When the world’s first cellular burger was publicly presented in December, 2013, the idea of cultivating meat in a laboratory was shrug off as pure science fiction. Seven years later, the vision of cultured meat has become reality: Chicken nuggets from cultured meat are now being served in a restaurant in Singapore since December 2020.
Cultured meat heralds a paradigm shift in the production of meat as it is manufactured by in-vitro cultivation of animal cells. In doing so, cultured meat breaks with the logic of producing meat through livestock farming and animal slaughter.
New consumer preferences promote sustainable development
The idea of cultured meat hits the current zeitgeist. A growing number of people desire to consume in a more sustainable way and are therefore breaking with their traditional consumption patterns. This explains the recent meteoric rise of plant-based meat alternatives. The new generation of plant-based meat alternatives from companies like Beyond Meat and Impossible Foods have successfully entered the mass market backed by a clever strategy: They target consumers who derive pleasure from eating meat, yet still wish to reduce their overall meat consumption. These changing consumer preferences open up new opportunities for a new form of nutrition with a very favorable outlook for sustainable consumption.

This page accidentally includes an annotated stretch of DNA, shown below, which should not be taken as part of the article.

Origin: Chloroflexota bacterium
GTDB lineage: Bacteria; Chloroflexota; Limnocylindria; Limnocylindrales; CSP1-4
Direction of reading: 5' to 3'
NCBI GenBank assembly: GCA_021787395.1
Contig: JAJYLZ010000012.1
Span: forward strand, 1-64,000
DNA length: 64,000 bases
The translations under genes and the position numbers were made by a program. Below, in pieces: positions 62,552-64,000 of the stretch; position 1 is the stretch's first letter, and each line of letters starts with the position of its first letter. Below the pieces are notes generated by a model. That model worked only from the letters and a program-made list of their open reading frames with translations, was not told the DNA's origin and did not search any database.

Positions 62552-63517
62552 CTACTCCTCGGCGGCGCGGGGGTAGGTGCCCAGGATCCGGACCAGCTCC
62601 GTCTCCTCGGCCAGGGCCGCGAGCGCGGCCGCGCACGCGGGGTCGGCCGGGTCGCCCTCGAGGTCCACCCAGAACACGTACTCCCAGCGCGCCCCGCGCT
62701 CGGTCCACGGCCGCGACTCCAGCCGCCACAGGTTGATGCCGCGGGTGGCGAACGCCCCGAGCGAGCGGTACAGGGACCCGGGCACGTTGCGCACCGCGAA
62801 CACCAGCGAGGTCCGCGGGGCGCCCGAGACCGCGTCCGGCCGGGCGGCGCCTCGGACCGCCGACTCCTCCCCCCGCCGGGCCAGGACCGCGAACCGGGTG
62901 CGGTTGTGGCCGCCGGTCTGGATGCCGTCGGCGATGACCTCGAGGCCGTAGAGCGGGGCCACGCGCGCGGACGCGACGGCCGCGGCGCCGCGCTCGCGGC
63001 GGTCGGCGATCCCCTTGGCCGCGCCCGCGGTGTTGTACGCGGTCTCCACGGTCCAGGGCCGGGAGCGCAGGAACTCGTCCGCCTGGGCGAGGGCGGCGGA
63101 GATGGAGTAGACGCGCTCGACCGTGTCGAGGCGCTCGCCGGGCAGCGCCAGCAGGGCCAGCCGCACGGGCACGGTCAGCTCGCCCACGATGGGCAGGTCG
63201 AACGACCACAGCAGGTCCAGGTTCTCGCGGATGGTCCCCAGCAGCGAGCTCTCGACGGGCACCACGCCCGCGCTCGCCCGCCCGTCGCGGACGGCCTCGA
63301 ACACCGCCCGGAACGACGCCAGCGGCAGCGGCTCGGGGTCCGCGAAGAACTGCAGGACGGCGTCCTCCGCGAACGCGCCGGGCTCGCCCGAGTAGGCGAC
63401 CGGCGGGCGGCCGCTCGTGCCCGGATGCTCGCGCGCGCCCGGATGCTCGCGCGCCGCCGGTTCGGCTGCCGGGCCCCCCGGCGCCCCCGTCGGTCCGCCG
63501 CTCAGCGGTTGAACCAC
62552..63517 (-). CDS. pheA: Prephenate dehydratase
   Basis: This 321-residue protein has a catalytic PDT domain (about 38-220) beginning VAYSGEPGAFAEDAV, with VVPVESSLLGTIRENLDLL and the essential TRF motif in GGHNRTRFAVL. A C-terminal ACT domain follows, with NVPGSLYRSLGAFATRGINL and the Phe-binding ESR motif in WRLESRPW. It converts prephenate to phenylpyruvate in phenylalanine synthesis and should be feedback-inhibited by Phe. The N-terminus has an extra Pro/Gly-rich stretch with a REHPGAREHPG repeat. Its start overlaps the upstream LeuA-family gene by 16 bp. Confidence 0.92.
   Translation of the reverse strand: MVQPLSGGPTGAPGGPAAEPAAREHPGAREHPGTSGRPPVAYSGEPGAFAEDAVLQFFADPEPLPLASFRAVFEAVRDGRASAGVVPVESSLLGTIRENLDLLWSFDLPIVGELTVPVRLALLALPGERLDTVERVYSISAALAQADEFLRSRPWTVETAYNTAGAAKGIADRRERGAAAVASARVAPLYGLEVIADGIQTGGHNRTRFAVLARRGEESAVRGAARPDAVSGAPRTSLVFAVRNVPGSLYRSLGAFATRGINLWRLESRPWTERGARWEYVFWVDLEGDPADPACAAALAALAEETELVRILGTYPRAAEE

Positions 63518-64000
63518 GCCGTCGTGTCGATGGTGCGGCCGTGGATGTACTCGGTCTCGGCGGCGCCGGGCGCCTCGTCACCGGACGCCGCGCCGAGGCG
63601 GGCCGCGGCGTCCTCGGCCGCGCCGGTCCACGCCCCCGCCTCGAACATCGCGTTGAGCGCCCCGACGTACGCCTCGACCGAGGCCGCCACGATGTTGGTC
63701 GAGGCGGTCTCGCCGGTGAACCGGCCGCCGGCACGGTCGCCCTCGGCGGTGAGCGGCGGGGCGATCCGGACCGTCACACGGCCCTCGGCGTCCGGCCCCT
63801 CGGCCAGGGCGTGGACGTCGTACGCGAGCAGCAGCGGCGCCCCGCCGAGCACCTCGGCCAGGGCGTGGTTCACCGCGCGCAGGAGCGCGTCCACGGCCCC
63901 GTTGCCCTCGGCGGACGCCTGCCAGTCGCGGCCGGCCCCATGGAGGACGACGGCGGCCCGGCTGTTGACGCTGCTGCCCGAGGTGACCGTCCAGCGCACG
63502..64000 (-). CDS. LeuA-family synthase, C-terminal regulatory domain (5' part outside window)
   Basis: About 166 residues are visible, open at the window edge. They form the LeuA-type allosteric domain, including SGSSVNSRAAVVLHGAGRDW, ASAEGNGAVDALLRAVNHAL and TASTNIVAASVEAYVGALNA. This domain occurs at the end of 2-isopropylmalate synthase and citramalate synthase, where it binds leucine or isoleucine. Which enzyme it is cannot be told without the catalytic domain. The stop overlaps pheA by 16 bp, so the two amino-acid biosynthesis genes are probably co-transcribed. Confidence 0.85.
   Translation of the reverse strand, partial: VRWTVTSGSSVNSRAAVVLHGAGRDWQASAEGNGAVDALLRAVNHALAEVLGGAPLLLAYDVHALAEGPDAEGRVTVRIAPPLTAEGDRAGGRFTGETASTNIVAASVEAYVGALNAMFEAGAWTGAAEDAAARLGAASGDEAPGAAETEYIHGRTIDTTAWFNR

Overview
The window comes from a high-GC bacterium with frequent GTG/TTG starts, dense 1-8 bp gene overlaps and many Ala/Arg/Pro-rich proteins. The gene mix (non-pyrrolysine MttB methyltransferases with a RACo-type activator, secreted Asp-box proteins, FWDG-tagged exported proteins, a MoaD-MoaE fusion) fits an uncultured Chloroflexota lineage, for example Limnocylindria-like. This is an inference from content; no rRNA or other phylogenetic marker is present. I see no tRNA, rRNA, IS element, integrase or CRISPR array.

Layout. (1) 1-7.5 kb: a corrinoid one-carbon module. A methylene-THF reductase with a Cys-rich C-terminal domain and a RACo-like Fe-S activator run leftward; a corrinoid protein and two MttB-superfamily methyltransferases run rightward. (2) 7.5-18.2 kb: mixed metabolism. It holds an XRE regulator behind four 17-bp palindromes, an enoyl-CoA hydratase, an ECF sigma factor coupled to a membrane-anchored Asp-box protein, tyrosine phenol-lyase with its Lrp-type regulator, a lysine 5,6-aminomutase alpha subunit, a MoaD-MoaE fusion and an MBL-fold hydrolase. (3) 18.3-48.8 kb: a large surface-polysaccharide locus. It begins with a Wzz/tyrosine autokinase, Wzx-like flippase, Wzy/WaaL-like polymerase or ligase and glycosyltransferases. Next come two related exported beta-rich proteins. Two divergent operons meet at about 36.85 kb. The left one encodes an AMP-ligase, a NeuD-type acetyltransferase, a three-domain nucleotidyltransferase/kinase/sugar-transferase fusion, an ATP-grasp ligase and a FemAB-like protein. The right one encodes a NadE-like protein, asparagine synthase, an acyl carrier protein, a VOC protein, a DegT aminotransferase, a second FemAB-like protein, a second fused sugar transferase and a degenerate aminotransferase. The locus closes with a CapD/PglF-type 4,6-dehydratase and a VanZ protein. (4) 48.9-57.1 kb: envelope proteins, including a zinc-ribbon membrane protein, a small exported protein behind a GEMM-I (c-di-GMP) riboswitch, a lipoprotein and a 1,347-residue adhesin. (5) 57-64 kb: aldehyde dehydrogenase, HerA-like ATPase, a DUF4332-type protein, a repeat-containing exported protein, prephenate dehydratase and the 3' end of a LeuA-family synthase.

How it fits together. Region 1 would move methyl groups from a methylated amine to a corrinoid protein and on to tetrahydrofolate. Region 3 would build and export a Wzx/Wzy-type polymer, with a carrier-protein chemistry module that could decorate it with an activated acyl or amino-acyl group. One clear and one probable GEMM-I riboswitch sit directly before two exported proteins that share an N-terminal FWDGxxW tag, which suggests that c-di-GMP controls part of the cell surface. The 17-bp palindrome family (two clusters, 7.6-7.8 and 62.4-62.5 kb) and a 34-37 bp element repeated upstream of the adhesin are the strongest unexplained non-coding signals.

Cultured meat’s advantage for sustainable development: A product for all meat eaters
While plant-based meat alternatives imitate meat products, cultured meat is a perfect substitute for conventional meat. Ultimately, it will be impossible to distinguish cultured meat from its conventional counterpart: it smells, looks, and tastes the same. Contrary to plant-based meat alternatives, cultured meat does not target a specific customer group, but appeals to all meat consumers. This is precisely what gives rise to cultured meat’s immense opportunities for sustainable development.
Cultured meat: A great opportunity to contribute to sustainable development
Cultured meat has a high potential to substantially reduce the environmental footprint of the meat industry and thus, contribute to sustainable development. Studies predict that compared to conventional meat production, cultured meat will emit up to 90% less greenhouse gases. Thus, the market diffusion of cultured meat can make a significant contribution to the mitigation of global warming. Moreover, cultured meat holds the prospect to improve global food security as its production is independent from climate and land quality. Taken together, cultured meat has the power to initiate a transition in the meat industry and bring it on a more sustainable path. Therefore, companies that begin to explore cultured meat now make an important contribution to sustainable development.
About the author
As part of his research on the future of agriculture and nutrition, Prof. Dr. Nick Lin-Hi has already been dealing with cultured meat since several years. He is one of the leading experts for cultured meat in Germany and is regularly involved in discussions about its relevance with representatives from business and politics. As professor for business and ethics, he is researching and teaching at the University of Vechta and thus, in Germany’s hotspot of intensive animal farming. TV, radio, and various online and print media are regularly reporting about his work.
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